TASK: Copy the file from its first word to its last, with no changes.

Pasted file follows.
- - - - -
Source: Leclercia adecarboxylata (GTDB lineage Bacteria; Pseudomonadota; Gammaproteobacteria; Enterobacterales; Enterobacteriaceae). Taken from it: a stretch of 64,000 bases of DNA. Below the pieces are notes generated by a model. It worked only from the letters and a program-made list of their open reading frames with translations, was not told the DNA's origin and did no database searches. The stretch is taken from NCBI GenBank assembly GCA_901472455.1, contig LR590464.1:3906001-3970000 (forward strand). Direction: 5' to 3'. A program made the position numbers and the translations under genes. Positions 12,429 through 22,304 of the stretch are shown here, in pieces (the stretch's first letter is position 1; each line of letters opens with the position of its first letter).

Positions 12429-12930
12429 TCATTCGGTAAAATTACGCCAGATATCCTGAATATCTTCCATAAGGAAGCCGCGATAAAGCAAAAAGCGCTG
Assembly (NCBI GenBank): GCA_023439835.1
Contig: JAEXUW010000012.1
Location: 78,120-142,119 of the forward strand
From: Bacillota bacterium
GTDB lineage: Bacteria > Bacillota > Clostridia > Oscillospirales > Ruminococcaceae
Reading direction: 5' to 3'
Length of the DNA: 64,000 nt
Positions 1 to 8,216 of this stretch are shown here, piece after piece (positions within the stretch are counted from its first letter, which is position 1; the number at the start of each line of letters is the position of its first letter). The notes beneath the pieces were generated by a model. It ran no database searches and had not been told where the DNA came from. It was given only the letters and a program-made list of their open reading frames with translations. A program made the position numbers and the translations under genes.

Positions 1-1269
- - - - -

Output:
Source: Leclercia adecarboxylata (GTDB lineage Bacteria; Pseudomonadota; Gammaproteobacteria; Enterobacterales; Enterobacteriaceae). Taken from it: a stretch of 64,000 bases of DNA. Below the pieces are notes generated by a model. It worked only from the letters and a program-made list of their open reading frames with translations, was not told the DNA's origin and did no database searches. The stretch is taken from NCBI GenBank assembly GCA_901472455.1, contig LR590464.1:3906001-3970000 (forward strand). Direction: 5' to 3'. A program made the position numbers and the translations under genes. Positions 12,429 through 22,304 of the stretch are shown here, in pieces (the stretch's first letter is position 1; each line of letters opens with the position of its first letter).

Positions 12429-12930
12429 TCATTCGGTAAAATTACGCCAGATATCCTGAATATCTTCCATAAGGAAGCCGCGATAAAGCAAAAAGCGCTG
Assembly (NCBI GenBank): GCA_023439835.1
Contig: JAEXUW010000012.1
Location: 78,120-142,119 of the forward strand
From: Bacillota bacterium
GTDB lineage: Bacteria > Bacillota > Clostridia > Oscillospirales > Ruminococcaceae
Reading direction: 5' to 3'
Length of the DNA: 64,000 nt
Positions 1 to 8,216 of this stretch are shown here, piece after piece (positions within the stretch are counted from its first letter, which is position 1; the number at the start of each line of letters is the position of its first letter). The notes beneath the pieces were generated by a model. It ran no database searches and had not been told where the DNA came from. It was given only the letters and a program-made list of their open reading frames with translations. A program made the position numbers and the translations under genes.

Positions 1-1269